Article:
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Satellite

Telesat, Globalstar, Intelsat headline upheavals in satellite industry

A number of major satellite communications providers across the globe are in the throes of major corporate upheavals, whether that involves new leadership, new customers, new delays or other new developments. Companies generating headlines in recent days include Telesat, Globalstar, Intelsat, Gogo and EchoStar.

Broadly, the changes help highlight the evolving role that satellites may play in the world's telecommunications future. In the past they've been a relatively minor part of the globe's overall communications fabric, but thanks to innovations from the likes of OneWeb, SpaceX and others, satellites may well rise in prominence.

Satellite controller Sean Sauve works at the offices of Telesat.  (Source: Reuters/Alamy Stock Photo)
Satellite controller Sean Sauve works at the offices of Telesat.
(Source: Reuters/Alamy Stock Photo)

Among the latest developments:

  • Telesat reduced the size of its planned low-Earth orbit (LEO) satellite constellation for global Internet services. The company still plans to spend a total of $5 billion on its Lightspeed effort, but now plans to operate a total of 188 satellites instead of 298.
  • Globalstar signed a term sheet with a "large, global customer" to start deploying some of its spectrum for terrestrial use in the US and elsewhere. "We continue to believe Apple is the most probable wholesale satellite capacity customer but await further clues, with iPhone 14 release later this year a potential catalyst," the financial analysts at B. Riley Securities wrote in a note to investors.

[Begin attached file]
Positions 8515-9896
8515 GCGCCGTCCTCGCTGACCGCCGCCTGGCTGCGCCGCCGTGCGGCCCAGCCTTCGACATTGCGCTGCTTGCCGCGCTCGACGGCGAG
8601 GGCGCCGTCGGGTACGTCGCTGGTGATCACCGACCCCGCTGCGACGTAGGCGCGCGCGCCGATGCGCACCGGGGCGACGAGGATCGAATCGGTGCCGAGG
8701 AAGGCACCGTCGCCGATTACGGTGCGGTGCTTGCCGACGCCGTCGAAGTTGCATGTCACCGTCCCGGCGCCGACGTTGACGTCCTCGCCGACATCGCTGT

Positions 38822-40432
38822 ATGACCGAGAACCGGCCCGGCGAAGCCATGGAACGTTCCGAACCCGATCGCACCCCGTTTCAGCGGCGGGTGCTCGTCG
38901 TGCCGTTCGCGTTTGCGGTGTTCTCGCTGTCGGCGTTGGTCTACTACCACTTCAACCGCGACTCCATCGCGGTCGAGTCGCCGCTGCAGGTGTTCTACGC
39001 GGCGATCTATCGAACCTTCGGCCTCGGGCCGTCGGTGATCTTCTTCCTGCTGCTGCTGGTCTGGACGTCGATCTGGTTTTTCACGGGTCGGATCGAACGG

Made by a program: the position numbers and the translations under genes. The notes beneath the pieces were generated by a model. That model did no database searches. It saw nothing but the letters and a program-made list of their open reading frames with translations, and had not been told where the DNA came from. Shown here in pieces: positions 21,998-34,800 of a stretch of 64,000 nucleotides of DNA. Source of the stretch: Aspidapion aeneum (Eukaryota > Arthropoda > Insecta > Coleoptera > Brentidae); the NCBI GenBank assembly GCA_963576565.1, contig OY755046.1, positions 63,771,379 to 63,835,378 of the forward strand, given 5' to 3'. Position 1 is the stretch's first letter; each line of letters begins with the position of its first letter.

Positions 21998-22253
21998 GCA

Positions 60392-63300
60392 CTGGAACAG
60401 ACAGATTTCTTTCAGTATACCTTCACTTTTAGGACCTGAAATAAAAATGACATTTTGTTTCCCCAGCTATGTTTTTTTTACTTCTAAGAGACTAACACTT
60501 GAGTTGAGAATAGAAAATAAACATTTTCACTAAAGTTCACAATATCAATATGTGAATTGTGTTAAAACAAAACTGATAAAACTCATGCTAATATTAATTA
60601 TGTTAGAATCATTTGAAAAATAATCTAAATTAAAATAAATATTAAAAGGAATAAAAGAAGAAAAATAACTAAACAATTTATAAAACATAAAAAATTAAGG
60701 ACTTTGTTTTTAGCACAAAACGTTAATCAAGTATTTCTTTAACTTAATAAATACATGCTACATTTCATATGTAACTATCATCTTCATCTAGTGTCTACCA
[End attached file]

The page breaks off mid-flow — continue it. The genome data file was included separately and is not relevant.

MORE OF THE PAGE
• Intelsat, fresh out of bankruptcy, installed a number of new executives from defense contractor Raytheon, including CEO David Wajsgras. The company remains locked in a contentious legal battle with SES over proceeds from the FCC's massive C-band auction for 5G spectrum.
  • EchoStar announced that the launch of its planned Jupiter 3 satellite will be delayed until next year. A number of other satellite companies have reported similar problems amid a tightening supply of satellite launch providers. EchoStar also sports a relatively new CEO in Hamid Akhavan. Further, Anders Johnson, who was leading the integration of EchoStar's operations with 5G, is leaving the company. However, the financial analysts at Raymond James believe that Johnson's departure doesn't necessarily signal a step back from EchoStar's broader plans to integrate its satellites into terrestrial networks. "We think hybrid solutions will play a major role in EchoStar's future, including geostationary (GEO), LEO and terrestrial 5G connections, and we think S-band [spectrum] will also play a role," they wrote.
  • Finally, Gogo announced it's still on track to deploy a terrestrial 5G network in the US by the end of this year. The network will beam Internet connections to airplanes. And Gogo executives reiterated their interest in adding LEO capabilities to the company's overall networking offerings, though they stopped short of making any firm announcements.

Broadly, the developments help show that a wide range of companies – beyond big-name players like SpaceX and Amazon – are heavily investing in communications from space. How the situation will ultimately play out remains unclear, but it's worth noting that an array of massive telecom companies have been inking agreements with satellite operators. For example, AT&T has an agreement with LEO operator OneWeb; Verizon has a similar deal with LEO hopeful Amazon; and Vodafone is working with upstart AST SpaceMobile to connect regular, existing smartphones to satellites.

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Mike Dano, Editorial Director, 5G & Mobile Strategies, Light Reading | @mikeddano

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